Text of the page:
if i make it through this chapter and live to rejoin the human race, may i never forget or become desensitized to what it’s like to be cut off, sidelined, and dead-ended.  and as we all age, may we PLEASE come up with viable alternatives to dragging our children down to the grave with us.

thank you, great empty void!


just a day in the life

so, we almost made it to the specialist’s office. literally a few feet from the door.  (in this case, appropriately enough, the orthopedist, for the spinal issues.)  mom fell flat on her face in the hallway, fortunately not hitting the brickwork going down).  there she lay, all bloody.  i ran in and alerted the staff, who called 911 and came out to help.  then the EMT volunteers arrived, and the whole crowd of us were milling around mom mopping up blood and readying her on a stretcher to move her to the ambulance.  then i drove over and met them there.

hours passed at the ER, mostly involving her lying there all bruised and bleeding, waiting for someone to attend to her, do a ct scan, and give us some indication of her status.  other people were all in the same boat, waiting for hours to get some attention, so we all ended up kind of hanging out, commiserating.  there were some nice israelis across the hall, on whom i practiced my rusty hebrew, and ended up singing hebrew songs with the patient, who was in some early stage of dementia.  there was an elderly puerto rican couple that i made friends with and tried to keep company.  i guess this is what i do, to make the most of a bad situation.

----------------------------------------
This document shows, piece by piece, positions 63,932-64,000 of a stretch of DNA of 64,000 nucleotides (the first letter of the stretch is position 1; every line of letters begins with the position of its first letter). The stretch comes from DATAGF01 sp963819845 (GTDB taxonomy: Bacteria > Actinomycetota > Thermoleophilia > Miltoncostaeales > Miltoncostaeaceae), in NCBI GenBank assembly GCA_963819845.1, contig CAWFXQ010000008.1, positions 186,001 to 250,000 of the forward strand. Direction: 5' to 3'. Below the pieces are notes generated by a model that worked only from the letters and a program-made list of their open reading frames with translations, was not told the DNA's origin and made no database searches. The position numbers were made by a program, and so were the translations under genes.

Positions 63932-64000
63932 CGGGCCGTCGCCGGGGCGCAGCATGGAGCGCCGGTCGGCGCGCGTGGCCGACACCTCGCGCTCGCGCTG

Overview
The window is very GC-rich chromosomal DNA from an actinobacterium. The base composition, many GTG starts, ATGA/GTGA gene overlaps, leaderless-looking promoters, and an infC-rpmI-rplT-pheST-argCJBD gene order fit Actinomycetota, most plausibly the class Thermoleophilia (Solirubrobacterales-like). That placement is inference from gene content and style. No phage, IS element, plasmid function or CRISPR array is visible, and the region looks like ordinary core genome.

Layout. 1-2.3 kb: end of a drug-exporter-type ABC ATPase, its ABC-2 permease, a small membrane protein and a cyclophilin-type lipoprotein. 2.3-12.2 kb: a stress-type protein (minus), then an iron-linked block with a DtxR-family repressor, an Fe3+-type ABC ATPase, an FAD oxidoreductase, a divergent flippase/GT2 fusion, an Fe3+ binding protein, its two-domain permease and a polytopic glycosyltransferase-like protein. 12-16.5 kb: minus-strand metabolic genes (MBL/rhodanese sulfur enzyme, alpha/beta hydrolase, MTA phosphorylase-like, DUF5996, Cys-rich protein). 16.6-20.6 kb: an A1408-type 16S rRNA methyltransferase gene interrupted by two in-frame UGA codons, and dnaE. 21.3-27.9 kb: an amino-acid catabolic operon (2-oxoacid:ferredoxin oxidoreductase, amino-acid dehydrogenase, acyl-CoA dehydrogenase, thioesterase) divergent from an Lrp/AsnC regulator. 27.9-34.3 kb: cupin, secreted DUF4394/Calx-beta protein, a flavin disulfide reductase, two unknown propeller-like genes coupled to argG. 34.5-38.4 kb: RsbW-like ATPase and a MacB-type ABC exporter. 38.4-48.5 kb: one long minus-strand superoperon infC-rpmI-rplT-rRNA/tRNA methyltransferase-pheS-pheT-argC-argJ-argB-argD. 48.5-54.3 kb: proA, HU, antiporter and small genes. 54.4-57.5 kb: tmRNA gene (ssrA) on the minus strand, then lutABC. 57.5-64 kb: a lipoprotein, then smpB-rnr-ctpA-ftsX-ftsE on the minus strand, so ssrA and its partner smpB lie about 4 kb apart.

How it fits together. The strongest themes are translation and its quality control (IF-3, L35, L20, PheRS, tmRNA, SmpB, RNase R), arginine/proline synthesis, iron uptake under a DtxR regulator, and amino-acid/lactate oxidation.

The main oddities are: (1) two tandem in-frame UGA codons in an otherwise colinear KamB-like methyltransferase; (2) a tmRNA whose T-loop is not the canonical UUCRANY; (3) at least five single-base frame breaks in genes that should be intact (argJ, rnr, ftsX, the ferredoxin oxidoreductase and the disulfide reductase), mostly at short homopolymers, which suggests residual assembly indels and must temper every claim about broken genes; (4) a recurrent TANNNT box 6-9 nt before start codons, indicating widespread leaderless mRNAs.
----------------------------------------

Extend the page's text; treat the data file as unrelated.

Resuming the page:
for some reason, right after new year’s day, there was a major onslaught of patients overwhelming the staff of the ER, at what is usually a very good, quiet hospital.  but everyone was being as accommodating and reasonable as possible, so we just hunkered down and waited.  not much choice.

fortunately, mom didn’t break anything or do more damage to her already deteriorating spine.  she didn’t even need stitches, although she looked like something left in a boxing ring.  pretty gory and colorful.  we were all joking about what the other guy looked like.  even mom had to laugh at that.

finally, hours later, we got to go home, and i had my brother order a pizza.  we actually managed to fit the whole crisis in between lunch and dinnertime!  to be frank, i was a little shaken, although i kept it together the whole time.  it was just a little too reminiscent of the beginning of the end of my father.  i’m sure that crossed mom’s mind, what’s left of it, as well.

still, it’s just another typical day in the life of an elder caregiver.  you start over each day,  droning along, doing relentless routine maintenance, not knowing if it will all end in a catastrophic event, or just replay over and over, on into the indefinite future.

more oldsters are living longer, and more of us are having to babysit our own parents, sometimes into our own old age, having to give up our own lives and families to do so.  do you see why some of us feel a little resentful and hopeless?  i try to stay upbeat, but it’s hard to keep up the façade sometimes.  no one prepared us for this, and no one wants to face the reality, or support you when you’re alone dealing with it in our system.  you just have to find your own way, and hope you make it to the end without breaking down yourself.

or at least make it through another fun day in the vortex of evil.